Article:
Frontiers of Knowledge Award to two Mexican ecologists for quantifying the extent of the sixth major extinction event

The BBVA Foundation Frontiers of Knowledge Award in Ecology and conservation biology In its 16th edition, the prize was awarded to two Mexican scientists who helped document and quantify the extent of the so-called Sixth Great Extinction, the massive loss of biodiversity caused by human activities.

Gerardo Ceballosof National Autonomous University of Mexico and Rodolfo Dirzofrom Stanford University (USA), are “researchers at the forefront of ecology and conservation science,” said the jury, whose joint work in Latin America and Africa “has shown that current extinction rates for many organisms are much higher than those.” that have emerged in the last two million years.”

In this way, by documenting the rampant Disappearance of animals and plants In some of the most biodiverse habitats on earth, both have helped to make clear that the current biodiversity crisis is – as the ruling emphasizes – “a period of particular acceleration in global species loss”. world and for all groups of organisms, and the first to be directly linked to the effects of a single species: ours.”

The two award-winning ecologists are leaders in the study of so-called defaunation

In particular, the two award-winning ecologists are leaders in research into the so-called Defaunation, a term coined by Dirzo that describes the changes leading to the disappearance of animals in the structure and functioning of ecosystems. Their work – it is highlighted in the award ceremony – has demonstrated the destructive “chain effects” that the extinction of a species can cause by disrupting the network of its interactions with other organisms, as well as its impact on the human population through the loss of the resources they provide Goods and services.

Her research has helped provide “the necessary scientific basis” to promote the adoption of evidence-based conservation measures.

“The experimental work of Professors Ceballos and Dirzo has quantified the rate of species loss,” he explains. Pedro Jordano, Research Professor at the Department of Integrative Ecology of the Doñana-CSIC Biological Station and Secretary of the Jury. “And what’s really surprising about their results is the speed of species extinction, the so-called process Defaunation, is now happening at a rate several orders of magnitude faster than the rate documented over the last two million years. “This shows that we are facing a truly alarming situation that award-winning researchers have documented and quantified across thousands of vertebrate, invertebrate and plant species.”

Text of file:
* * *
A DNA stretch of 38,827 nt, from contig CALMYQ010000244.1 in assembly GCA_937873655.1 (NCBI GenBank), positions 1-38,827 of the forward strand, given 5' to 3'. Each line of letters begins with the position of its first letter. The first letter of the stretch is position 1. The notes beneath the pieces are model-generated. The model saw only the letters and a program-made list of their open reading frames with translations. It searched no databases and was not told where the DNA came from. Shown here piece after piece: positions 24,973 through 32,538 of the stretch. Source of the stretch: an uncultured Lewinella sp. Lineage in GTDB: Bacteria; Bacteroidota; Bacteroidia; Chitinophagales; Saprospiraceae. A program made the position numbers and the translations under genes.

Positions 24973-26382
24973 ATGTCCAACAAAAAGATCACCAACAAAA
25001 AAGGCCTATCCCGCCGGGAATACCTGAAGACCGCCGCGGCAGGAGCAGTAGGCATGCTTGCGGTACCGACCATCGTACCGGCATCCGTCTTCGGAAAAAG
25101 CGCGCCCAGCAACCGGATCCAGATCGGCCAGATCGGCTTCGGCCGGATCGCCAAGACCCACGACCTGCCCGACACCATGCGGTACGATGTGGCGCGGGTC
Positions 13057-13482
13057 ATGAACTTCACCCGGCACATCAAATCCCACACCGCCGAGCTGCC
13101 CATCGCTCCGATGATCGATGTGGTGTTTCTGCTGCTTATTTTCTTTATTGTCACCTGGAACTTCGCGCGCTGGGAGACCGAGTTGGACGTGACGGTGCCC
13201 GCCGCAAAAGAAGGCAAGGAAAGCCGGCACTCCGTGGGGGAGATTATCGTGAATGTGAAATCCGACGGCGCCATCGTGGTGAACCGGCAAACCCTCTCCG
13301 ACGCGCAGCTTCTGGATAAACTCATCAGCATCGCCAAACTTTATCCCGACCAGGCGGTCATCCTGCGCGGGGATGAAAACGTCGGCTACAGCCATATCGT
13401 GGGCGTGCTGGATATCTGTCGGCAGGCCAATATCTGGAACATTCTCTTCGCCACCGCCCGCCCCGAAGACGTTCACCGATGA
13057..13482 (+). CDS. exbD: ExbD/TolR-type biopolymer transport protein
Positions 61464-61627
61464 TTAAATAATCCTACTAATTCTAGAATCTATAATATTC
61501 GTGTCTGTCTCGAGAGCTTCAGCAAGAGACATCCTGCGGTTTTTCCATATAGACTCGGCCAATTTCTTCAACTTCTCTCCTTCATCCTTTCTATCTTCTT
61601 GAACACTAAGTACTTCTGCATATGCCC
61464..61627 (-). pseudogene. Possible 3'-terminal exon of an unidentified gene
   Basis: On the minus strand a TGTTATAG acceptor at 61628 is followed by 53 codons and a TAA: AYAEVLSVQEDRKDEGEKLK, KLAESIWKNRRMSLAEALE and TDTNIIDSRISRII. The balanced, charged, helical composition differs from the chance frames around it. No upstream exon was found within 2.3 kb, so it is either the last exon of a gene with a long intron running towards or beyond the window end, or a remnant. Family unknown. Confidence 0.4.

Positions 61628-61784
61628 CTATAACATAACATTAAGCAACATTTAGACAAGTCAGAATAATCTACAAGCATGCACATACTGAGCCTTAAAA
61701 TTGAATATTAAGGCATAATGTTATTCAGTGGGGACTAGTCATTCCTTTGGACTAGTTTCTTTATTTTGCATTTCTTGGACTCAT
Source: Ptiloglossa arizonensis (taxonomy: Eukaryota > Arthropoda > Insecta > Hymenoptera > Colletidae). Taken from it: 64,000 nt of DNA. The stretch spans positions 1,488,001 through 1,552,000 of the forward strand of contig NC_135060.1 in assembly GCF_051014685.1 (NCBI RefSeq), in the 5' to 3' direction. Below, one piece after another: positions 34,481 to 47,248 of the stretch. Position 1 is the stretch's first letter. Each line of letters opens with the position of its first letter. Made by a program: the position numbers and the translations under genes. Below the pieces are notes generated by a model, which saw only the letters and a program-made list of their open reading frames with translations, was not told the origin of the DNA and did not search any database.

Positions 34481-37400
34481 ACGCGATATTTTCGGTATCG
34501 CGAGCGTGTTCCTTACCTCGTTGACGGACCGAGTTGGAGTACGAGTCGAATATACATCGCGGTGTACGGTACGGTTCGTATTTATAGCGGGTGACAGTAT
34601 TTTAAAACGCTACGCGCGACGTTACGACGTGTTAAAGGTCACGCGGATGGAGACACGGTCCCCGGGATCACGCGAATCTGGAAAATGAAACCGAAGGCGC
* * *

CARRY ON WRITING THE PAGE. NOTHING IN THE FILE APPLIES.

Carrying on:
The experimental work of Professors Ceballos and Dirzo has quantified the rate of species loss

Pedro Jordano from EBD

On his part Miguel Bastos Araujo, Research professor in the Department of Biogeography and Global Changes at the National Museum of Natural Sciences-CSIC in Madrid and member of the jury, underlines the importance of the winners’ work with an analogy: “Let’s imagine that we are traveling by plane and sit next to us the window. As we look through it, we see parts of the plane coming loose. This does not happen immediately, but the first thought that goes through the passenger’s mind is: what is the capacity of this aircraft to continue flying without the parts that compose it? Something similar happens with ecosystems. Because they lose theirs Parts, species, also lose vital functions. “Dirzo and Ceballos’ work contributes significantly to understanding how these losses impact the resilience and sustainability of our ecosystems.”

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Extinction rate accelerated by humans

Ceballos and Dirzo’s research has been interconnected and complementary throughout almost their entire professional careers. However, the origins of this collaboration date back to the early 1980s, when the two met at the University of Wales (UK).

There, Dirzo earned his doctorate while Ceballos completed his master’s degree. His first contacts came as his concerns about man’s impact on nature became increasingly apparent. “We began to have conversations not only in the field of science, but also shared concerns about what we were already seeing around us in terms of anthropogenic impacts on the natural environment,” recalls Dirzo.

After this phase, Ceballos directed his research towards studying the fauna and the extent of extinctions, and Dirzo focused on studying the ecological interactions between plants and animals and the consequences of these extinctions.

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